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Libero DeAmicis

Libero DeAmicis died Sept. 7 at the UC Davis Medical Center in Sacramento, with his loving family by his side.

A private memorial was conducted Sept. 11.

Libero was born Sept. 12, 1922, in Henderson, Ky., the son of Italian immigrants Giovanni and Elena DeAmicis. Libero grew up in Evansville, Ind., and was fluent in Italian, French and English.



Libero served in the Army Air Corps in World War II as a bombardier and flew 55 missions in B-24s in the South Pacific theater. He was awarded the Purple Heart and was honorably discharged. After the war, he moved to Chicago where he worked as a machinist and owned a doughnut business.

Libero earned his college degree from the University of Chicago. He married Diana Pettiford in 1950. Libero returned to active duty in the U.S. Air Force in 1952 and became a Master Navigator-Bombardier in B-47s and B-52s. He saw combat again during the Vietnam War, and retired as a Lt. Colonel in 1970. Libero then worked in the Fairfield, Calif., Youth Detention Center for another 10 years. He spent the last 29 years of his life in Penn Valley, beside his beloved Lake Wildwood.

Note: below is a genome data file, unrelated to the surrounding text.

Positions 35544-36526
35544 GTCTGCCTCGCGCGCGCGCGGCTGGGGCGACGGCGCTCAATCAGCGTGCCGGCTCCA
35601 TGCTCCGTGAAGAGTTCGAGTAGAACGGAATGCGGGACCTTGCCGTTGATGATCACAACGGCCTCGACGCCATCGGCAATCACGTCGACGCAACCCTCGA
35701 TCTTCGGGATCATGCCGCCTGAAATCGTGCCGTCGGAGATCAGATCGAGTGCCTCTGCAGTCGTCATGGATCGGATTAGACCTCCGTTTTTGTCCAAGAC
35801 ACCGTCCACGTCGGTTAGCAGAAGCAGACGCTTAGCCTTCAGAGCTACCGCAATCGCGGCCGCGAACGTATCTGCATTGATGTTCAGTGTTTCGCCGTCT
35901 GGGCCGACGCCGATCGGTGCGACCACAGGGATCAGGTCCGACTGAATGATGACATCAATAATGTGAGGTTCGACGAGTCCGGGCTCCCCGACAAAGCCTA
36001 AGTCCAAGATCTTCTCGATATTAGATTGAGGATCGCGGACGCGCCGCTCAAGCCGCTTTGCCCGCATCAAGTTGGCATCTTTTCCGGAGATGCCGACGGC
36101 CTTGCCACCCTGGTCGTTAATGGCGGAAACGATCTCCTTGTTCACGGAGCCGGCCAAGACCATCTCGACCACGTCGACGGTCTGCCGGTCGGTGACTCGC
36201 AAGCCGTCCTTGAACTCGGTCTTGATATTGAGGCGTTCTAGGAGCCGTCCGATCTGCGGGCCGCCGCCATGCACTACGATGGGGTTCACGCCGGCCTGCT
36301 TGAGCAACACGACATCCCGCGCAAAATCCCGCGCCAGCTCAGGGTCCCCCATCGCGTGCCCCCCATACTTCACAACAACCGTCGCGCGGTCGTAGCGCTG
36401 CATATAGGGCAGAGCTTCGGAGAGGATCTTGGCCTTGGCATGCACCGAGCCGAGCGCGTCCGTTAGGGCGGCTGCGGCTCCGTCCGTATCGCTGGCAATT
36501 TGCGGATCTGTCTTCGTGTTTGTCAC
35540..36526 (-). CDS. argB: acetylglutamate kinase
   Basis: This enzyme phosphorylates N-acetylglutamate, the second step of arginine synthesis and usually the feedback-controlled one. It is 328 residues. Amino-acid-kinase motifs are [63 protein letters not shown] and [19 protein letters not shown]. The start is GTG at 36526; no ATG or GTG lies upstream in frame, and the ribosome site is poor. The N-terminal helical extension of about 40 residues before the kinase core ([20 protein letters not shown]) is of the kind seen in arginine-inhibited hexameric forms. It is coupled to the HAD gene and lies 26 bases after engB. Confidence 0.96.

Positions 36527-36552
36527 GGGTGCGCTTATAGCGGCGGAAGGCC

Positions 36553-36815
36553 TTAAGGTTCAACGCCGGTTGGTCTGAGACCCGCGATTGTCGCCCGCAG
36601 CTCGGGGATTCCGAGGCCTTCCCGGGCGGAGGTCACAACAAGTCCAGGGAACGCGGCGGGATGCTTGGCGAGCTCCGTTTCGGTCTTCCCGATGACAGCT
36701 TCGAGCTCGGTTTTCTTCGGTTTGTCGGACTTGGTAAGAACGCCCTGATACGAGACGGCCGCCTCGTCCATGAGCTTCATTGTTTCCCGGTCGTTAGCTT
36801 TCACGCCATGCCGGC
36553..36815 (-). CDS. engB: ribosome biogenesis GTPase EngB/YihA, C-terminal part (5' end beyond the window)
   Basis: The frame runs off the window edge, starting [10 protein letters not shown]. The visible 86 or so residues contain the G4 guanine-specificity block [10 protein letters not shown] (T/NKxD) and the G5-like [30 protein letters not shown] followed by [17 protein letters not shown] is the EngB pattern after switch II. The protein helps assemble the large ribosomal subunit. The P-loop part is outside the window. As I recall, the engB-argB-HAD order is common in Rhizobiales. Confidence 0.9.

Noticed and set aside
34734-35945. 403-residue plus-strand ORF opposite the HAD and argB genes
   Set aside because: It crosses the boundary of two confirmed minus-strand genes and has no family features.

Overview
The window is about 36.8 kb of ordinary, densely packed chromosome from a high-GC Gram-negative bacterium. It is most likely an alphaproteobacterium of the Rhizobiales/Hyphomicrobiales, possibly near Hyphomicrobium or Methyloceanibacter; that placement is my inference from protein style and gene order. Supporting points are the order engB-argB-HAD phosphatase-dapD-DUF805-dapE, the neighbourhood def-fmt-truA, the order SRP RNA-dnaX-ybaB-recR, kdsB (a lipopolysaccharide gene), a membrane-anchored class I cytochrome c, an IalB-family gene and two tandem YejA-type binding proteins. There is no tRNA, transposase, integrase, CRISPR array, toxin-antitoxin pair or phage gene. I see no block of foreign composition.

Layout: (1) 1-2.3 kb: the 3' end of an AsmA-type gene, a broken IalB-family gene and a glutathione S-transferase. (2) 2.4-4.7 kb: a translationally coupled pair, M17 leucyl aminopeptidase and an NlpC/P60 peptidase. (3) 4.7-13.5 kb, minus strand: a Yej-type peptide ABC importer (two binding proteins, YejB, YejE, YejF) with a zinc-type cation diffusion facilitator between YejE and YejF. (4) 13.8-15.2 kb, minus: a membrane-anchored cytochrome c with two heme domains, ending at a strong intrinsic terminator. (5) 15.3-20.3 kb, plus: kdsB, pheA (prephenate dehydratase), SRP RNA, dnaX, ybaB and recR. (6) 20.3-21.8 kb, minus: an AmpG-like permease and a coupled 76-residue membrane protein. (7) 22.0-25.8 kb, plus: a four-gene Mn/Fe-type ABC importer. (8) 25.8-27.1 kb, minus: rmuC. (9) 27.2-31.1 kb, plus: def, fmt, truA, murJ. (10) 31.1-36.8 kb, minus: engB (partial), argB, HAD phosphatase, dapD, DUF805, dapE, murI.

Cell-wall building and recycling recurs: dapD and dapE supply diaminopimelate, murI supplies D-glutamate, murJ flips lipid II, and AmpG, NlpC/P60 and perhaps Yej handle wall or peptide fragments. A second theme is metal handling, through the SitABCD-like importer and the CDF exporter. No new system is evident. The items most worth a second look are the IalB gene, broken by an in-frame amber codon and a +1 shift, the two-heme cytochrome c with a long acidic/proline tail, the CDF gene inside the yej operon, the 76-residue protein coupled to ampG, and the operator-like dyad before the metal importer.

Libero and Diana raised a family of seven children and one grandson, Michael, while moving many times during his career. Six of his children earned college degrees, a source of great pride to him. After his retirement, Li and Di traveled the world, but his heart was always at home and with his family. He was devoted to his wife and his children, as they were to him. Libero lived his life by his values: Integrity, tolerance, responsibility, loyalty, family and compassion for humankind.

He is survived by his wife of 61 years, Diana; six children and their spouses: Jan (and Linda), Douglas (and Trudy), Brian (and Monalisa), Duane (and Jackie), Lisa (and Tom), and Alida; 10 grandchildren; seven great-grandchildren; a large extended family; and many friends. Libero was predeceased by his brothers Eliseo and Redento, and his daughter Donna.

His family wishes to thank the staff of UC Davis Medical Center, and especially Dr. Richard Bold, for their extraordinary care in his final days. Donations in memory of Libero may be made to the UC Davis Cancer Center.


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